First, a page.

World War I draft registration cards, 1917-1918, can offer a unique picture of our ancestors. Registration cards for Maine can be found at the Maine State Archives in Augusta, or on, which can be used free at libraries in Bangor, Ellsworth, Oakland and Belfast, among others.

Registrar Bernard H. Harris marked Alfred Mitchell Francis of Greenbush as “short” and “stout,” with brown eyes and black hair.

Under the category U.S. Citizen, Harris marked the box “Native Born.” No kidding, since Francis was a member of the Penobscot Nation.

The 34-year-old Francis told the registrar on Sept. 12, 1918, that he was a snowshoe maker employed by Penobscot Snowshoe Co. in Greenbush.

At the bottom of the registration card for what we now call World War I, Alfred Mitchell Francis signed his name. Cool.

Thanks to the front and back of a small card, we have a description of one of my grandchildren’s ancestors, we know his occupation and we have a signature, wonderful things to add to family history.


Brooks Historical Society will hold its annual Heritage Day open house 1-4 p.m. Sunday, Oct. 9, at the Pilley House. Peter P. Dalton of Northport, author of “With Our Faces to the Foe: A History of the 4th Maine Infantry in the War of the Rebellion,” will give a presentation using slides and Civil War artifacts.

The 4th Maine Regiment comprised companies from Brooks, Winterport, Searsport, Belfast and Rockland. On display will be the Civil War trunk which accompanied Capt. Andrew Derby Bean of the 4th Maine Regiment at the Battle of Bull Run.

Familiar artisans from past years will demonstrate their skills at spinning, rug braiding, rug hooking, quilting and timber framing. Refreshments will be served on the porch. Admission is free, but donations are greatly appreciated.

Dalton’s book may be found at Maine State Library, Augusta; University of Maine Fogler Library, Special Collections, Orono; Bowdoin College, Brunswick; Camden Public Library; Hobbs Memorial Library, Lovell; Lewiston Public Library; Maine Historical Society, Portland; Maine Maritime Academy, Castine; Portland Public Library; and Rockland Public Library.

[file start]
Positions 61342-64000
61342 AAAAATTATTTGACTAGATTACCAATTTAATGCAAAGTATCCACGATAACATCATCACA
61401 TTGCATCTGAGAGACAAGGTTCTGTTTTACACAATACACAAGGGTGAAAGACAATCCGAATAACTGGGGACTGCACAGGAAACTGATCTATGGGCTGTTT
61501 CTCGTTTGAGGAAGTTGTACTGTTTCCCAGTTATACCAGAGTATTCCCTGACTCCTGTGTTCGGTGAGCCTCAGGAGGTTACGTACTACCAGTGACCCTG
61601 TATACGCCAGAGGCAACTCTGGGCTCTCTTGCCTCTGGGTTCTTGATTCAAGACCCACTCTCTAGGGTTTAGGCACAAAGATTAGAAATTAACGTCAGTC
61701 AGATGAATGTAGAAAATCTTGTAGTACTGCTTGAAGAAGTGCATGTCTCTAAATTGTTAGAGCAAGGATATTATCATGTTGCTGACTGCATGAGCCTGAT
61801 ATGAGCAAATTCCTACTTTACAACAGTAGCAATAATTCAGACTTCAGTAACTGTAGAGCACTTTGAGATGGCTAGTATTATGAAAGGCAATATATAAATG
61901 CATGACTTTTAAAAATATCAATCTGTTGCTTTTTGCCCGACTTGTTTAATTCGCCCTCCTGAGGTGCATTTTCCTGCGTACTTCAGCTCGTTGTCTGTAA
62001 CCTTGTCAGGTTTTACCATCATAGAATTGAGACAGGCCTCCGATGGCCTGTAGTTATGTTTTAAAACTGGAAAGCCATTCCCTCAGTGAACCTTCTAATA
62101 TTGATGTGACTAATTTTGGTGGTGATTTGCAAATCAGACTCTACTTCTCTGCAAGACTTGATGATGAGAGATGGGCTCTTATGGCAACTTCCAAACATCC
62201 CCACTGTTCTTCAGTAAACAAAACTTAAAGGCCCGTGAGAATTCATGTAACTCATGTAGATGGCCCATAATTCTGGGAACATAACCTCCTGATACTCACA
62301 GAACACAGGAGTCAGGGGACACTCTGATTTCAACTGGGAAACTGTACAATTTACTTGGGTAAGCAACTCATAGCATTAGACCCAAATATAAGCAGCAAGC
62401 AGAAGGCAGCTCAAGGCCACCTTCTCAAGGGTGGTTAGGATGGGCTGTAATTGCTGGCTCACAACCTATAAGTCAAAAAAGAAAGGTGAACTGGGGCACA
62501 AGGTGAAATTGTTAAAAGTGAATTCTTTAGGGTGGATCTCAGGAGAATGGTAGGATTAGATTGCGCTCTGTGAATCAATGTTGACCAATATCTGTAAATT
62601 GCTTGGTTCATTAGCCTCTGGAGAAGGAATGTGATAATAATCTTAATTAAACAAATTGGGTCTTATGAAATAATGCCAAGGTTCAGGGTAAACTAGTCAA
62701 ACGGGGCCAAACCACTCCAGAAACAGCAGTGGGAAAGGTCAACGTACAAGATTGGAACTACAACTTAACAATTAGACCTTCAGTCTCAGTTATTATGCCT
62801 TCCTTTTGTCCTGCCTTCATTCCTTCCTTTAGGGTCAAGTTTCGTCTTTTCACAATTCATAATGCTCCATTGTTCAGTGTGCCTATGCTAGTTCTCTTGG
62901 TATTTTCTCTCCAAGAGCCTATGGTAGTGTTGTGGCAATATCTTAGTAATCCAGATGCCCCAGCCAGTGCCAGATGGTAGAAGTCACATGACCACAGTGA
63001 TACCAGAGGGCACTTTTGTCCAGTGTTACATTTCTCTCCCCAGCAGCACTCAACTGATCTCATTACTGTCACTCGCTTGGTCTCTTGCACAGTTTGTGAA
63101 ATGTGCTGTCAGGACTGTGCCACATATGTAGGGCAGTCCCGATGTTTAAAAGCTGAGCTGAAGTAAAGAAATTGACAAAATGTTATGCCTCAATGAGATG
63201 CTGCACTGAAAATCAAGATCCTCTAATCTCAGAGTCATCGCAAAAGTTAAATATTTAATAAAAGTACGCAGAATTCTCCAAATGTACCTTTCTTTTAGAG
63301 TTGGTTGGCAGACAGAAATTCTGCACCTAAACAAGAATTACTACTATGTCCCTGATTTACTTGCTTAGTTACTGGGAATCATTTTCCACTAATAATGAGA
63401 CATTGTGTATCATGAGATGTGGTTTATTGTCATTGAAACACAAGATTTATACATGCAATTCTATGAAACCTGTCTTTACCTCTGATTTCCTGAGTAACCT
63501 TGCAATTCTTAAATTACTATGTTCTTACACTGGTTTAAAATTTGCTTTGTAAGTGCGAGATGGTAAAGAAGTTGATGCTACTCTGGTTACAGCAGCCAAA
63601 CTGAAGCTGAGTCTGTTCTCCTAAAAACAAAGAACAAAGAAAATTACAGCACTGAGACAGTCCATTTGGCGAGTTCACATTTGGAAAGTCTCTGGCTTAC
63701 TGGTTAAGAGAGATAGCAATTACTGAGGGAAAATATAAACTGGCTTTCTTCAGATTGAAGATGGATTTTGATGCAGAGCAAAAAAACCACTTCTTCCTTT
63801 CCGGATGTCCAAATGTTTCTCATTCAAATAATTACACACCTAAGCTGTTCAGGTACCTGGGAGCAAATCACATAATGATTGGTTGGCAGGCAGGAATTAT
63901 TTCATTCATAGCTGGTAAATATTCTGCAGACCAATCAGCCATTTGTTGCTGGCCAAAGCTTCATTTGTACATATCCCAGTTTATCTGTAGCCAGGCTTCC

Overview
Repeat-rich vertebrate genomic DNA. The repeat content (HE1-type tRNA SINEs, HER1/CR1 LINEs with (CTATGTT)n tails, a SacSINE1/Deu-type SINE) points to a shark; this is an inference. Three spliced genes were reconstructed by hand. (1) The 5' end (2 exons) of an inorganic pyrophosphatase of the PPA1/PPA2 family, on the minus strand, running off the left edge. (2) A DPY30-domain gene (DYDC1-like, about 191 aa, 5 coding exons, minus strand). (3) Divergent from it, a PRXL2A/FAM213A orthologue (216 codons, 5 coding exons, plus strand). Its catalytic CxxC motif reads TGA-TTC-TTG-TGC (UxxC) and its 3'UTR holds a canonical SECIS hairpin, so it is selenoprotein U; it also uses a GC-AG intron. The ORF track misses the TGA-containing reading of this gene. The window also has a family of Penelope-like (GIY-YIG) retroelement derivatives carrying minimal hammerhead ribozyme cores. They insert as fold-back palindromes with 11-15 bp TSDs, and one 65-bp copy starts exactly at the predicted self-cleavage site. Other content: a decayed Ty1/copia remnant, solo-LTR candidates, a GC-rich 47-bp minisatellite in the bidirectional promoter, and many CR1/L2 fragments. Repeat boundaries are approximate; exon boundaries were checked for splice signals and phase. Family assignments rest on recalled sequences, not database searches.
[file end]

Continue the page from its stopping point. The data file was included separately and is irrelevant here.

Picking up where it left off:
Moosehead Roots, a group of folks interested in family history and genealogy, will hold a program on “October at the Cemetery” at 10 a.m. Saturday, Oct. 8, at the Center for Moosehead History on the corner of Pritham Avenue and Lakeview Street in Greenville.

Bill Macomber of Blanchard has a wonderful slide presentation on maintaining gravestones, cleaning them and working in old cemeteries. His wife, Jane Macomber, is president of the Maine Old Cemetery Association, which locates, documents and encourages care for old cemeteries in Maine. MOCA has recorded more than 1 million Maine cemetery inscriptions in the past 40 years.

Weather permitting, those attending may join in a recording activity at the Greenville Cemetery. You may want to bring a bag lunch.

Admission to the meeting is by donation. For information, contact Betty Ryder at 695-2287 or


A southern Aroostook outreach of the Aroostook County Genealogical Society will meet at 6:30 p.m. Tuesday, Oct. 11, at the Houlton Regional Hospital’s Education Center.

Society members are hoping to organize a group that can participate more regularly than traveling to Caribou for the regular meetings, and to establish a network of people in the southern part of the county who can assist with inquiries.

For information, email


Suzy Shaub, a descendant of Paul Revere, will be on hand to answer questions about the Paul Revere bell on the front lawn of Montpelier 1-3:30 p.m. Monday, Oct. 10, at the Gen. Henry Knox Museum at the turn to St. George in Thomaston. Shaub is a member of the Daughters of the American Revolution, which will provide free refreshments Oct. 8-10 during the museum’s Harvest Weekend.

For more information on researching family history in Maine, see Genealogy Resources under Family Ties at New this week: a partial listing of cemetery records online, in books and on microfilm. Send genealogy queries to Family Ties, Bangor Daily News, P.O. Box 1329, Bangor 04402 or email

Roxanne Moore Saucier

Family Ties columnist